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Tips for controlling that "gotta go" feeling

Aging Well | August 23, 2018
You can benefit your overall health by strengthening your pelvic floor muscles

If you’re tired of taking frequent and inconvenient calls from Mother Nature, you might try flexing a little muscle.

That muscle is actually a group of muscles called the “pelvic floor,” and contrary to what most people think, “men have a pelvic floor, just like women,” according to Belia McNabb, PT, DPT, a physical therapist at PeaceHealth in Longview, Washington.

Ok, well not just like since there are some anatomical differences. But for both men and women, strengthening the pelvic floor can help you control some important things in life.

First, the basics. What is the pelvic floor?

The pelvic floor is a group of muscles that run from the pubic bone to the coccyx (tailbone) and ischial tuberosities (sit bones). These muscles are vitally important to bladder, bowel and sexual function.

Weakness or lack of coordination in the pelvic floor can contribute to the following health conditions:

Stress urinary incontinence

Stress urinary incontinence is leaking urine when you cough, sneeze, laugh or do other things that put sudden or intense pressure on your abdomen. Men are less likely to suffer from stress urinary incontinence than women, but it happens in about three to 10 percent of men.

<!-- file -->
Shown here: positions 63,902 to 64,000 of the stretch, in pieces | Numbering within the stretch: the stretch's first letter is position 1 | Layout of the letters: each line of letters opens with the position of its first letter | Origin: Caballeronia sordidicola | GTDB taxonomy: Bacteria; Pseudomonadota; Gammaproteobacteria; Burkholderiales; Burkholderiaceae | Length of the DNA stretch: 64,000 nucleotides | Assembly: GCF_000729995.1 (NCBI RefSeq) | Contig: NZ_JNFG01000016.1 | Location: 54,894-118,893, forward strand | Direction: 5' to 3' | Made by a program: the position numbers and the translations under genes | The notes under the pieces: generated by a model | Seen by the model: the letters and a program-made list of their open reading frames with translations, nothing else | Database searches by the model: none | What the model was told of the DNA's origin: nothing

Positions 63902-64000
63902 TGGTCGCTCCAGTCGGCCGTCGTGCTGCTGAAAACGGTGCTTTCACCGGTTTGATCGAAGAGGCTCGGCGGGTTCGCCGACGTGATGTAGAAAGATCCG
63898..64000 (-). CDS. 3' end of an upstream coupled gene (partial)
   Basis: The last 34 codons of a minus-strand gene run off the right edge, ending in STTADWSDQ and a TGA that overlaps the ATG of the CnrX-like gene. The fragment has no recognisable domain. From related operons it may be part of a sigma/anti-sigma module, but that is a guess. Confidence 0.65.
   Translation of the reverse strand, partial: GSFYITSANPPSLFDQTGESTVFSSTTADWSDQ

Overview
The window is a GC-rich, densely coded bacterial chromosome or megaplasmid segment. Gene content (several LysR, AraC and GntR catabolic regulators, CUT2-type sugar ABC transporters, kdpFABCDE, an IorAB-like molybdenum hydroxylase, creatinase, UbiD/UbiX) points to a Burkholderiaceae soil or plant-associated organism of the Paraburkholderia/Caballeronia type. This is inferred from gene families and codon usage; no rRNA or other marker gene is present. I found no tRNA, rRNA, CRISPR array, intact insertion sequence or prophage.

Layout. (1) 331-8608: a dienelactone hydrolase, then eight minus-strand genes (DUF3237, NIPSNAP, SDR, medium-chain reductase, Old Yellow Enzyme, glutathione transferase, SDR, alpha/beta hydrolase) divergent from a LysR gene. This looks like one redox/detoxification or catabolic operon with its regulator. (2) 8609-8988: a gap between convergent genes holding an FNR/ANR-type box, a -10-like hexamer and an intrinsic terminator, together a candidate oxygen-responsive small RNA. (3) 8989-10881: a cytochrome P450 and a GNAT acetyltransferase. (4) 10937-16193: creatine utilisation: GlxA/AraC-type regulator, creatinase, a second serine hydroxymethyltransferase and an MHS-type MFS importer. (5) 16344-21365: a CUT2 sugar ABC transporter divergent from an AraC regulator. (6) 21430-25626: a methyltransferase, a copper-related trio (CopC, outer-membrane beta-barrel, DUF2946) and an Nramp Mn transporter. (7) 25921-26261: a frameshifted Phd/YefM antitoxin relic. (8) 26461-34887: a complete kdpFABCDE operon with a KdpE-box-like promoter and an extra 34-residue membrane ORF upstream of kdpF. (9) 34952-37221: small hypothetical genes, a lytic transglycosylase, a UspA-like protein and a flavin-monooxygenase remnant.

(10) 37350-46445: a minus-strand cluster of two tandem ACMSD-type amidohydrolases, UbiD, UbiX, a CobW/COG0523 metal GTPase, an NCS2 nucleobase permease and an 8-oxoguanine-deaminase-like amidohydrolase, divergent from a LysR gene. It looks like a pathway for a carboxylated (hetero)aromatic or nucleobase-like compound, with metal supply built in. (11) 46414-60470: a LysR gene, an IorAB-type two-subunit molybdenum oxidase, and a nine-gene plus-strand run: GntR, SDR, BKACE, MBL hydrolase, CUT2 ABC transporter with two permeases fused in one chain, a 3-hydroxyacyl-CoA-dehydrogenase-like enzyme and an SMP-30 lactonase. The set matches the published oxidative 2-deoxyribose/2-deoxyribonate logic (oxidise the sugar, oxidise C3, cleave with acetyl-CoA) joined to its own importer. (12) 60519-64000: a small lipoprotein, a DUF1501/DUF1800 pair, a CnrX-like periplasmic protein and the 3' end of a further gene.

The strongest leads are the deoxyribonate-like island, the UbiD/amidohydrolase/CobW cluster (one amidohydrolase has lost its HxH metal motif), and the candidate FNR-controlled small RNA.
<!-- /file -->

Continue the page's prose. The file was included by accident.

Incontinence usually happens when there has been damage to pelvic floor structure due to trauma, prostate surgery or neurological injury to the spinal cord.

There are reflexes that are part of the pelvic floor.  Your pelvic floor should reflexively contract whenever you cough, laugh or sneeze.  Sometimes this reflex goes away or slows down. For women, that could be after the delivery of a baby. For men, it could be after abdominal or pelvic surgery.  If your reflexes are sluggish because of this AND you also have weakness in your pelvic floor, that’s increases your chance of leakage.

Overactive bladder

Overactive bladder is the bossy bladder that often gives you that overwhelming “gotta go” feeling. According to the National Association for Continence, one in six adults suffers from overactive bladder. 

Men suffer from overactive bladder more frequently than any other form of incontinence. Some men experience not only overactive bladder, but also urinary frequency, urgency and nocturia—the urge to go in the middle of the night.  Frequent urgency is essentially the same thing as an overactive bladder. When the bladder is contracting frequently, you feel like you have to go before your bladder is actually full.

Overactive bladder can be caused by a number of things, including infection. According to McNabb, infection is the first thing you’ll want to have checked.

Once your doctor rules out infection, then you can learn other things you can do to show your bladder who’s boss.

If overactive bladder seems to be the problem, try keeping a bladder log for a few days. You might see a pattern and the information can help your doctor understand what might be going on and how to fix it.

Bowel incontinence

Bowel (or fecal) incontinence makes it difficult to stop or control how and when you pass gas or stool. A “number two” leakage can be caused by things, such as:

  • Poor toileting habits, waiting too long to go